ARPPIS Hosts Research Dissemination Workshop on Neem-Based Solutions for Vegetable Production in Ghana

The African Regional Postgraduate Programme in Insect Science (ARPPIS) at the University of Ghana recently conducted a research dissemination workshop, shedding light on neem-based solutions for cultivating healthy vegetables.

This event, held under the theme "Promoting Safe Vegetable Production in Ghana," brought together various stakeholders, including academics, farmers, producers, agro-input dealers, consumers, policymakers, retailers, importers, and exporters.

To commence the workshop, Prof. Irene S. Egyir, Dean of the School of Agriculture, extended a warm welcome to participants and outlined the purpose of the workshop. She recognised ARPPIS for its valuable contributions, commending project partners and the Office of Research, Innovation and Development (ORID), for their solid support.

As Chairperson and Provost of the College of Basic and Applied Sciences, Prof. Boateng Onwona-Agyeman, in his remarks, expressed his excitement about the success of the project, which culminated in the organisation of the dissemination workshop. He expressed his gratitude to the project team and underscored the significance of insect research in advancing human well-being.

Prof. Onwona-Agyeman spoke passionately about ARPPIS' enduring impact and relevance. He highlighted the importance of developing solutions to combat vegetable pests using neem seed and encouraged the Principal Investigator and the research team to further explore the benefits of different parts of the neem tree such as the leaves.

Speaking at the event, Special Guest of Honour and Pro Vice-Chancellor in charge of Research, Innovation, and Development, Prof. Felix Ankomah Asante, emphasised the timeliness of the workshop. He stressed the significance of regaining consumer confidence in accessing pesticide-free, nutritious vegetables to support good nutrition and overall well-being.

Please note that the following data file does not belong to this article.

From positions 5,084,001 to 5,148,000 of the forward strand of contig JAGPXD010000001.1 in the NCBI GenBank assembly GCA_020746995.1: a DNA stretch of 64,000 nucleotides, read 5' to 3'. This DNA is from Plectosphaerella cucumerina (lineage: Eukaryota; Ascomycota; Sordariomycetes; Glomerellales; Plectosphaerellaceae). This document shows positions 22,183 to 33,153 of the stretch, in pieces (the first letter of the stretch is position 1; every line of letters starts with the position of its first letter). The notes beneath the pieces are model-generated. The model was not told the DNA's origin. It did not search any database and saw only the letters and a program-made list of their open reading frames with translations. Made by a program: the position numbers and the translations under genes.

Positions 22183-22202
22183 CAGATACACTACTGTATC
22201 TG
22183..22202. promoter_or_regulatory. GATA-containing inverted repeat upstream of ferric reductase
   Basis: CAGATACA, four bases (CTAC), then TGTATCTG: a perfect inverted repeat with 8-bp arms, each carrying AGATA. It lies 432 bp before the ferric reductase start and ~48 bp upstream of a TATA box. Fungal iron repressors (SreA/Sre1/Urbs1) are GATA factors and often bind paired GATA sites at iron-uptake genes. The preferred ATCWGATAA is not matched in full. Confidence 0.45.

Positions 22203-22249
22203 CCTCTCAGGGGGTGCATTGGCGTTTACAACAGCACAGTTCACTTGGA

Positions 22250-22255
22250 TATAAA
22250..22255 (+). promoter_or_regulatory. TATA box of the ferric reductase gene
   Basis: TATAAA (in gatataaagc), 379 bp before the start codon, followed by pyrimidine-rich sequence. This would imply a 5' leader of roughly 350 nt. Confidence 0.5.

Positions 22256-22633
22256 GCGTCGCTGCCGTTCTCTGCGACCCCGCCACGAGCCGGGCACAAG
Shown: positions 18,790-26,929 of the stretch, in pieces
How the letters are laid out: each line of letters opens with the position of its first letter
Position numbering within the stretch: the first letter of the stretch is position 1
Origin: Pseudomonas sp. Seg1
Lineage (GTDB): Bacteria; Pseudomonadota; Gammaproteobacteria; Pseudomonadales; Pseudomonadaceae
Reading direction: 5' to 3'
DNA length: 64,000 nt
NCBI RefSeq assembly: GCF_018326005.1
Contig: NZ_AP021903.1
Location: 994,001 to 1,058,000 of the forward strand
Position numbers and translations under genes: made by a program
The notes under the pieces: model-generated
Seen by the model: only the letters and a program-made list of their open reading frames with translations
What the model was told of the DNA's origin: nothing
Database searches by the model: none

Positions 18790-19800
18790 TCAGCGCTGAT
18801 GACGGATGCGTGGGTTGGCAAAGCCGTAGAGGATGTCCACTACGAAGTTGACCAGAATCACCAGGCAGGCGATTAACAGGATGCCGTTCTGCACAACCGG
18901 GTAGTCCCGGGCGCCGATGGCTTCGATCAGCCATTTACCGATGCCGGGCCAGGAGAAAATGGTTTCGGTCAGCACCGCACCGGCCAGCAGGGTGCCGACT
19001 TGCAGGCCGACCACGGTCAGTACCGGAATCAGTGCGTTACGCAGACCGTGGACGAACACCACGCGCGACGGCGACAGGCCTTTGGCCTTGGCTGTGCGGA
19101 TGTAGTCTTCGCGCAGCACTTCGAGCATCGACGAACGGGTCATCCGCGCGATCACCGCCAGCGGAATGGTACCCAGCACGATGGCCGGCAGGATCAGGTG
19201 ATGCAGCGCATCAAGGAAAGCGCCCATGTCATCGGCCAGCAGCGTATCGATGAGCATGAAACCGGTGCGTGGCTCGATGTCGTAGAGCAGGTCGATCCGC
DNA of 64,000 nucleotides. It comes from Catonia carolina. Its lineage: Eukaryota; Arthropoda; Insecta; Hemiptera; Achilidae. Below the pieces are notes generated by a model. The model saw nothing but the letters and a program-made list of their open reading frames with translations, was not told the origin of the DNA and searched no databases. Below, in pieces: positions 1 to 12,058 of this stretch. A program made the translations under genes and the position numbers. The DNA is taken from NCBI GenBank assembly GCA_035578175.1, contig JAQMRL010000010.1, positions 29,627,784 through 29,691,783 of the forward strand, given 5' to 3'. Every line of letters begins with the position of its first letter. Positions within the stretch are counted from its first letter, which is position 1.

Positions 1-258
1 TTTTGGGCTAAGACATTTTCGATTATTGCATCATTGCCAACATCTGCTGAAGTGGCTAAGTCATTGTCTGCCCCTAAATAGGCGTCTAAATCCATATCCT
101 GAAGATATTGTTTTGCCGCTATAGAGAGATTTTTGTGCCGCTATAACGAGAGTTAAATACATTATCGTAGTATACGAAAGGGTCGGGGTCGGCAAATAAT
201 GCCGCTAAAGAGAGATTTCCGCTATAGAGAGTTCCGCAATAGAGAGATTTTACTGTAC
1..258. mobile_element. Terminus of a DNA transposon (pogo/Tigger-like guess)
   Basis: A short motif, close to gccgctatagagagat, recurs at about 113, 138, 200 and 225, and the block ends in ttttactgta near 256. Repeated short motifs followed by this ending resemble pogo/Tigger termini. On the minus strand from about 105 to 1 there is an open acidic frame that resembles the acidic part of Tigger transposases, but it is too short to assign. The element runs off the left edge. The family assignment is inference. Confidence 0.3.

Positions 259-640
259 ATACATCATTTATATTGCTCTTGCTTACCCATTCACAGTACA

“Consumers have become more aware and conscious about the need to eat safe and healthy vegetables. Home-made water extract of neem seed kernel or commercial neem oil is an effective and environmentally friendly option to manage pests on food crops, especially vegetables we consume raw,” he stated. Prof. Asante also endorsed the use of neem-based organics in vegetable cultivation, highlighting its safety and effectiveness.

Expressing support on behalf of the University Management and the Office of Research, Innovation, and Development, the Pro Vice-Chancellor pledged ongoing assistance for the ARPPIS programme. He underscored the importance of the work of ARPPIS in contributing towards achieving the University's vision of becoming a world-class research-intensive institution.

Principal Investigator and Coordinator at ARPPIS, Professor Ken Okwae Fening, provided an extensive overview of the project in his presentation. He detailed the research journey and presented the research findings together with the challenges faced within the period, while indicating the importance of sharing insights with stakeholders, particularly farmers, amidst pest challenges in vegetable farming in Ghana. He indicated that the current work is a good example of a very fruitful research collaboration between him, Prof. K. O. Fening of the University of Ghana and Prof. J. P. Carr of the University of Cambridge.

Prof. Fening highlighted the identification of two aphid species on cabbage and discussed their impact on vegetables. He said these aphids are associated with the transmission of a novel necrotic disease on cabbage which could result in 100% yield loss in farmers’ fields.